The difference with Apple is that it is a hardware company and relies on receiving money from us.  Google and Facebook, on the other hand, get money from selling our data to others.

Avoid “Sign in with Facebook”  

Don’t use the shortcuts to signing in with Facebook or Google. If you do, this will enable them to track you on any other sites you visit.   Better to take the longer route and sign in with an email address and password.

Apple is also offering this shortcut on many sites but the difference being that Apple promises not to track your searches.

Prevent identitytheft  

A book called “Scam Me If You Can” is put out by former con artist, Frank Abagnale, and looks at the different ways you can be caught. He points out that if you give Facebook your birth details and the place where you were born, it is possible for anyone on the look out to steal your identity.  The other good piece of advice is to never upload a regular full facial photo of yourself that can be used in a phony id.

We are forever being asked to share personal information about ourselves online.  We are often answering questions about our personal preferences and personal details about our jobs or salaries.  There is no reason to be giving out this information.  Avoid it whenever you can.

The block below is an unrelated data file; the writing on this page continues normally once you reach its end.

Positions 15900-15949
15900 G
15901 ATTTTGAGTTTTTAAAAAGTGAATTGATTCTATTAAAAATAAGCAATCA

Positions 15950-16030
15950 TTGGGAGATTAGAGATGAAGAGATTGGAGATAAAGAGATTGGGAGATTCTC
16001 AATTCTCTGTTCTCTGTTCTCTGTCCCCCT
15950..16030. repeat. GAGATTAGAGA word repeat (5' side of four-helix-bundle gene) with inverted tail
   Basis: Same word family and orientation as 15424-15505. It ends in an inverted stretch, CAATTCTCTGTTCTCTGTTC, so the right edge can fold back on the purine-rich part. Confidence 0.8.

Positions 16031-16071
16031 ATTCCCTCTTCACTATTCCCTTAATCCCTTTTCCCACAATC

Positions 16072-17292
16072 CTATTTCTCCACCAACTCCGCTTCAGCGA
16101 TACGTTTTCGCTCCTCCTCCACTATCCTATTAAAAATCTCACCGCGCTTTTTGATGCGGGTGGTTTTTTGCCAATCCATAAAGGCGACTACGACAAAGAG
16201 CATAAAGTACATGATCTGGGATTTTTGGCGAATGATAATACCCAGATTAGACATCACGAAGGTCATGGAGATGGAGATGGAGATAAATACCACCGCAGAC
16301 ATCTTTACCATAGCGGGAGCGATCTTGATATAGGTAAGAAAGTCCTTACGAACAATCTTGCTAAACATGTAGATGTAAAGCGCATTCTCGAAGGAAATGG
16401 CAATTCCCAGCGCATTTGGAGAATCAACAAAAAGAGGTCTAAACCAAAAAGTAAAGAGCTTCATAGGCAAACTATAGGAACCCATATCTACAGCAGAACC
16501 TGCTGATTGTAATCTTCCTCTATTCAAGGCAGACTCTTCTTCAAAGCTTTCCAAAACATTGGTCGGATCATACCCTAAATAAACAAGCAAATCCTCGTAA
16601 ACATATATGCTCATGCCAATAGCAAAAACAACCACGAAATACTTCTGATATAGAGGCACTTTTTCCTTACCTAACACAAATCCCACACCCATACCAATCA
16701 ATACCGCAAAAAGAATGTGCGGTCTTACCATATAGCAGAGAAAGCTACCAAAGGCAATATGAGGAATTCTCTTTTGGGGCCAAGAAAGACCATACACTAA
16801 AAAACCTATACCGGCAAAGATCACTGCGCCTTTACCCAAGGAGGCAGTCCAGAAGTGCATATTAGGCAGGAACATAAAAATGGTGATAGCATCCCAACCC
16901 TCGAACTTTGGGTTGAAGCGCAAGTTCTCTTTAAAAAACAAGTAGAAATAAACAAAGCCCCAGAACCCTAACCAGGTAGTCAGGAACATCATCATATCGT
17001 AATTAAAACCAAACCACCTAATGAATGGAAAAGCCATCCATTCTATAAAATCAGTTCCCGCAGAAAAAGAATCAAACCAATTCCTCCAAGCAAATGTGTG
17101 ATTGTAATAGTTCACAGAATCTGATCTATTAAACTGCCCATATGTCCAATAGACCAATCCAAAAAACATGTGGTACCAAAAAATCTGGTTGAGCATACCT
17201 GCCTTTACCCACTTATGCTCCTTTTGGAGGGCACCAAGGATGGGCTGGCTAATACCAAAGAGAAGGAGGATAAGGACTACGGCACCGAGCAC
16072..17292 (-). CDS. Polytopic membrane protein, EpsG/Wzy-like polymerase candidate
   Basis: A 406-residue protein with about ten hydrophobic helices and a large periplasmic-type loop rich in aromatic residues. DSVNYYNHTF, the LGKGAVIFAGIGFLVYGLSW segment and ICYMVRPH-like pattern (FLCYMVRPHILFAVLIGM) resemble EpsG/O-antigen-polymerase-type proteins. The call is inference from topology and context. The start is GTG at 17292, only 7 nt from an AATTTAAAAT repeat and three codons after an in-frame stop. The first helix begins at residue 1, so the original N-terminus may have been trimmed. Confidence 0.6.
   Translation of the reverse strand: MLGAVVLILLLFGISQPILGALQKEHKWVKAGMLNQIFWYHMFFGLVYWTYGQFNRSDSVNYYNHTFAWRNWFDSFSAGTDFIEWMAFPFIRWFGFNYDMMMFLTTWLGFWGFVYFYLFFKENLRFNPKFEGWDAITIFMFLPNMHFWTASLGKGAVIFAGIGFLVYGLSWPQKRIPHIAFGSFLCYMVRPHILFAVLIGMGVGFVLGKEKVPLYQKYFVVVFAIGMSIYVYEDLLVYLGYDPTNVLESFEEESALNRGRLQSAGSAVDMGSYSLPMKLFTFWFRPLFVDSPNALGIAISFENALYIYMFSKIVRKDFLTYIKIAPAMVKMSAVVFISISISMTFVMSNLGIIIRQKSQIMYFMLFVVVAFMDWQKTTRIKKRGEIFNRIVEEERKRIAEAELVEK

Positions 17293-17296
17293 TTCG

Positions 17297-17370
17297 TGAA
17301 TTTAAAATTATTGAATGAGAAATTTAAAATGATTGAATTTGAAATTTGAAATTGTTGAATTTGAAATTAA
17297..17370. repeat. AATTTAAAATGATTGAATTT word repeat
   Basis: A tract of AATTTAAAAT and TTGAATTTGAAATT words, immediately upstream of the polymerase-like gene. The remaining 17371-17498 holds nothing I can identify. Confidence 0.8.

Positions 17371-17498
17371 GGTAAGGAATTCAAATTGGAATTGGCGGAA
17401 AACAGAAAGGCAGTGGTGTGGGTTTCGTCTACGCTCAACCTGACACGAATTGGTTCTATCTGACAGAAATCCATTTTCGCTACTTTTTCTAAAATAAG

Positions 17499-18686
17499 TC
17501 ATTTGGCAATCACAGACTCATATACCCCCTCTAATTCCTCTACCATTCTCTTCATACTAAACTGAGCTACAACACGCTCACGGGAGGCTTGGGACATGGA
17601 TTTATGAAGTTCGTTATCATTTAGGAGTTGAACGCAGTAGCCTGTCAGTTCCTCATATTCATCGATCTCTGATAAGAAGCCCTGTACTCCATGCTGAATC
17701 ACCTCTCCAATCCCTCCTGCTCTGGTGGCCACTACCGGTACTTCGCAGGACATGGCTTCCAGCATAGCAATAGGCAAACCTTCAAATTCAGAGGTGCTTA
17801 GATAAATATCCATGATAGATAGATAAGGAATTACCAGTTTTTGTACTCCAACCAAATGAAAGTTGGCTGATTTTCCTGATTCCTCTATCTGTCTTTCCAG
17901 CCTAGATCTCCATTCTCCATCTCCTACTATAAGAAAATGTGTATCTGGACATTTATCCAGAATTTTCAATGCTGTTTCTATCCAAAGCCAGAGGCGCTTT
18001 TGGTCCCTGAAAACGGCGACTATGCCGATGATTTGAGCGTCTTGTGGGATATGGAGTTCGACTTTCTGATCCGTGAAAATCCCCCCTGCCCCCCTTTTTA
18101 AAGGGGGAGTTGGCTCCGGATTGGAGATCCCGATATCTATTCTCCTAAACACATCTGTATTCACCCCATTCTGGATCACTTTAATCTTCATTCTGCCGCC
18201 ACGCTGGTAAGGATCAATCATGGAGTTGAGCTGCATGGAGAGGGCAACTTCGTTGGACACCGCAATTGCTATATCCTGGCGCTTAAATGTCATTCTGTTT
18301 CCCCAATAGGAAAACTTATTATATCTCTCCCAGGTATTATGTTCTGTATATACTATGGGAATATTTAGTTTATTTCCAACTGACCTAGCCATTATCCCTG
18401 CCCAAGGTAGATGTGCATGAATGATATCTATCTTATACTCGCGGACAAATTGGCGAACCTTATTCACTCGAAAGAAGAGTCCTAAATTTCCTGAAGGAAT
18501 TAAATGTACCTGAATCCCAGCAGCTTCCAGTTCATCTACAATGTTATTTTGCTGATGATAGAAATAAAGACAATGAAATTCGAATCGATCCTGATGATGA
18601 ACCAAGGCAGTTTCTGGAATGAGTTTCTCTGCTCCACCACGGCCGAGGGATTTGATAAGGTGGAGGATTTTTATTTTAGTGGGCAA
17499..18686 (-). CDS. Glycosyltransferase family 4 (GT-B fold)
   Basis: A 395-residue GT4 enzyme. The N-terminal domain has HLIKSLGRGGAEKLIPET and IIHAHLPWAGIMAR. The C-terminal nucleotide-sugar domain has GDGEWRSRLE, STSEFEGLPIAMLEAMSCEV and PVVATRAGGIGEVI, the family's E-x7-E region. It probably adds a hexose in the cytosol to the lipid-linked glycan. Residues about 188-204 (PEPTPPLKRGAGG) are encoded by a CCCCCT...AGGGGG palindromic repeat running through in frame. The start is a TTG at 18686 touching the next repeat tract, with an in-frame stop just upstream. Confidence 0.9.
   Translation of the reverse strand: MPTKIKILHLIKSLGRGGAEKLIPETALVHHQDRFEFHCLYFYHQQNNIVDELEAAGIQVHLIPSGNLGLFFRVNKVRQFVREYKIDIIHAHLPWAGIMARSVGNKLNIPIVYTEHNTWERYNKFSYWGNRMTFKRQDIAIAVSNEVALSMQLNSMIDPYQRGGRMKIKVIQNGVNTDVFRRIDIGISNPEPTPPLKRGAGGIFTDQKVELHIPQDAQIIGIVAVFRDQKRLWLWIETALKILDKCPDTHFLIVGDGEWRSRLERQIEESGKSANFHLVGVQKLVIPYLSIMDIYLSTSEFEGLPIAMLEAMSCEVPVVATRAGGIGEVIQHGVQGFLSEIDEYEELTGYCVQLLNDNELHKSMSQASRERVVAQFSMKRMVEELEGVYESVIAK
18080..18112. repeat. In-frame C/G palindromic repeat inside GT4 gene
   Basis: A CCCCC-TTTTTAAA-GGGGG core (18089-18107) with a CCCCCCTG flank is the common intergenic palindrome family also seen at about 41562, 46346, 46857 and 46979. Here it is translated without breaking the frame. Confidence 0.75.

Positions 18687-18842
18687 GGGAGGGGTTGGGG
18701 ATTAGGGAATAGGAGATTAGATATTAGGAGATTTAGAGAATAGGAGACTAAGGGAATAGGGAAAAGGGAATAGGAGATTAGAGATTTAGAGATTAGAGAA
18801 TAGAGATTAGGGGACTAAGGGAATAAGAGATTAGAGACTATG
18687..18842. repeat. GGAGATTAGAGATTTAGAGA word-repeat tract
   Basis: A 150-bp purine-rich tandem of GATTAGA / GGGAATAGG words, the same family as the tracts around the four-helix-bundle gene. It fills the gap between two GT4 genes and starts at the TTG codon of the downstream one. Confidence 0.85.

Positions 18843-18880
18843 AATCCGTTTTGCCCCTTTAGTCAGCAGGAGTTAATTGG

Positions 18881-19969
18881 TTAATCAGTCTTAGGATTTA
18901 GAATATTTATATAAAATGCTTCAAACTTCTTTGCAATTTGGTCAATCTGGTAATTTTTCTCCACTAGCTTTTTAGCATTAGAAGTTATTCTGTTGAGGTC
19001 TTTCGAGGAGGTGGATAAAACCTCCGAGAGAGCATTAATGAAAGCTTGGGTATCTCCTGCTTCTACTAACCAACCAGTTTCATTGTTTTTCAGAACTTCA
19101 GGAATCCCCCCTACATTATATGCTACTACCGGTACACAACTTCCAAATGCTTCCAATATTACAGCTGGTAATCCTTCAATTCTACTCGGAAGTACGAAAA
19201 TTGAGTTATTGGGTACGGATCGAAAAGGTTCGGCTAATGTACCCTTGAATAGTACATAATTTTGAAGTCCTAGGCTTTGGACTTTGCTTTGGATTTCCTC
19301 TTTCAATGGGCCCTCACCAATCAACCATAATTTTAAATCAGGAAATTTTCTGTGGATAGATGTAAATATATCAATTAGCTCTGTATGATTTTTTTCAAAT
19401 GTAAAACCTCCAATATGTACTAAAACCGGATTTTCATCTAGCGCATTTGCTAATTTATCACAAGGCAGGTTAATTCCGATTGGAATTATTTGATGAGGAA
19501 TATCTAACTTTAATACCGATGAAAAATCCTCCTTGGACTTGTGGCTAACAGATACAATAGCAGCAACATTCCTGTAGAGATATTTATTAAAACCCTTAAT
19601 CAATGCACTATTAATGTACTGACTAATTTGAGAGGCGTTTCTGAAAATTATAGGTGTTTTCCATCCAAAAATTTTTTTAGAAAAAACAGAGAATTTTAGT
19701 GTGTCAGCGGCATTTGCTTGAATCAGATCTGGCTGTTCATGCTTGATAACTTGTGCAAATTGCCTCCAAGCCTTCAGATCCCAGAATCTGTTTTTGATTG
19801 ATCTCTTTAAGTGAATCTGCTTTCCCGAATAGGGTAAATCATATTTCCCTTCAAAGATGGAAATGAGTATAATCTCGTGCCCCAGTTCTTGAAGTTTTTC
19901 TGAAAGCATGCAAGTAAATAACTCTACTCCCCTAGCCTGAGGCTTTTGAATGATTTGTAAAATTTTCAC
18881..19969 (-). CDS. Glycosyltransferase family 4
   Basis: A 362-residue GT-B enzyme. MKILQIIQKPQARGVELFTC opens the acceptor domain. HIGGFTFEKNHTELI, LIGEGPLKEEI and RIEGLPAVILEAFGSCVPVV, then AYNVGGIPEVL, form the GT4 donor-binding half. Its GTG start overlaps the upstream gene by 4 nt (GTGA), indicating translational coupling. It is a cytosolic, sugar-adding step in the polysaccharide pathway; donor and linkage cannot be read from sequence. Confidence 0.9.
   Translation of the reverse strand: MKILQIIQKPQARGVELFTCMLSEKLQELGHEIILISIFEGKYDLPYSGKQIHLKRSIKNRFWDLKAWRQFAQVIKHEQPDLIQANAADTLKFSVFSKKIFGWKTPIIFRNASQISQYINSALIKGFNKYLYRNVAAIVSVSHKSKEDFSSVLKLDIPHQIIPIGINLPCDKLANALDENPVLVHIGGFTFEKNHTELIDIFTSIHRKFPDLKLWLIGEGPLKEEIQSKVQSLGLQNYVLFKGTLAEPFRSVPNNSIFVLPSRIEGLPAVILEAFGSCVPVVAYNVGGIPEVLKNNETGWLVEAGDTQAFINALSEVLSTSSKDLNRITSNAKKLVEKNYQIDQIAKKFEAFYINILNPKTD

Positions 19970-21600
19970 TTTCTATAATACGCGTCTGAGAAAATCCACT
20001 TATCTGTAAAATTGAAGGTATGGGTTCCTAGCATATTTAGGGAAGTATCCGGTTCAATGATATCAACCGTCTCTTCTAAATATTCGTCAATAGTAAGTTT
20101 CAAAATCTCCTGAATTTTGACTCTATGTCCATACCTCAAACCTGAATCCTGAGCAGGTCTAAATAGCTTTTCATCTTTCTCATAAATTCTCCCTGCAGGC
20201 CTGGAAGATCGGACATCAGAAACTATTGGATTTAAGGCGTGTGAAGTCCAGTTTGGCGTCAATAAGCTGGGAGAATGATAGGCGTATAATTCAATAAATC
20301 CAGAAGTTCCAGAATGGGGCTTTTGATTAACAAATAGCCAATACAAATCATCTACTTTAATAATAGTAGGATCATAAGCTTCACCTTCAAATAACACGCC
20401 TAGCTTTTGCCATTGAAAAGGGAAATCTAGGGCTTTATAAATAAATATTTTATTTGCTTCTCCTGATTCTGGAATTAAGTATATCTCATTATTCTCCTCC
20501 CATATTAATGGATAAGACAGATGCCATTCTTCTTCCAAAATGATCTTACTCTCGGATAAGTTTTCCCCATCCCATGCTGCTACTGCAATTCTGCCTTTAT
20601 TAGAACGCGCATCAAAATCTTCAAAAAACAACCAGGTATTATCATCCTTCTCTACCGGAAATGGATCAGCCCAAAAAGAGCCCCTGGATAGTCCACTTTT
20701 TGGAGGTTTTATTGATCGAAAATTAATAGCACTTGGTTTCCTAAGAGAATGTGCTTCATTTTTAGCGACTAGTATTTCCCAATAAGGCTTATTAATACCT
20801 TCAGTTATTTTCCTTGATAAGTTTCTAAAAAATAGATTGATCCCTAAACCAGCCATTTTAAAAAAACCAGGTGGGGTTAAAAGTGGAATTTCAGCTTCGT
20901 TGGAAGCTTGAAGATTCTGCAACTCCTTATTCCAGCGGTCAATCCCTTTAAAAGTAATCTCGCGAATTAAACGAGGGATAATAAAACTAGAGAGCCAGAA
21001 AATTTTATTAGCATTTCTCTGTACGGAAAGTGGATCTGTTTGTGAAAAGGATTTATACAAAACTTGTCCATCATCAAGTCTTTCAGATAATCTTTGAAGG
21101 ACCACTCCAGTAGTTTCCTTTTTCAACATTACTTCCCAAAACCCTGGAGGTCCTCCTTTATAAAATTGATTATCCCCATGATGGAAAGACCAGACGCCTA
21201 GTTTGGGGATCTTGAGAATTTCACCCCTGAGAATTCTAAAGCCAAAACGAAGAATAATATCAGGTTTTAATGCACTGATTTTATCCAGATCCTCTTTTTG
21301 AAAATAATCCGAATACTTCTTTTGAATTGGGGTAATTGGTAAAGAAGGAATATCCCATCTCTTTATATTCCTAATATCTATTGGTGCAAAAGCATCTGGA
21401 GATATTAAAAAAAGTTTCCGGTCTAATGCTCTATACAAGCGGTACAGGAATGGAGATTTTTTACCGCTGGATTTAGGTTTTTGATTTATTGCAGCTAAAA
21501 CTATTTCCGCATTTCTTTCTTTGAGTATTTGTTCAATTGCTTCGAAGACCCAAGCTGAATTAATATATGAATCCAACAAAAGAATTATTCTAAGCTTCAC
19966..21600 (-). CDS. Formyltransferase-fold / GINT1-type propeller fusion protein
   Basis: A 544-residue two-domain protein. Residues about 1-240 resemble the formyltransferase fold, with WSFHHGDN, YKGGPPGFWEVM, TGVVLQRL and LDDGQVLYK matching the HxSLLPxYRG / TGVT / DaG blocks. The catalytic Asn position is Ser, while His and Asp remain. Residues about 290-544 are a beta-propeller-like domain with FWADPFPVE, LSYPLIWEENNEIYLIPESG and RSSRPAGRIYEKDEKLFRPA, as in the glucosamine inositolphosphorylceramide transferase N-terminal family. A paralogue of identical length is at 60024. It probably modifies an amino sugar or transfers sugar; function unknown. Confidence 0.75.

Odds and ends – a few more suggestions  

It is useful to have different email addresses for each service you opt for.  This way you can learn which one has shared your data and then do what it takes to stop them.

There are Apps which provide a one-off credit card number which can be used for singular purchases and then disposed of. Privacy and Token Virtual are two of these.  Definitely worth looking into.

It is good practice to refrain from using apps on your mobile phone whenever possible.  Better to go into the website connected to it on your phone’s browser. For instance,  Here your data will still be tracked but to a much lesser degree than if you enter via the app.

Things may begin to change.  Awareness of this problem is growing and pressure is being felt.  In 2017 the EU passed the General Data Protection Regulation which states that companies need to clarify the information they are

Collecting and to either delete or edit that data. Many countries around the world have, or are in the process of introducing similar regulations.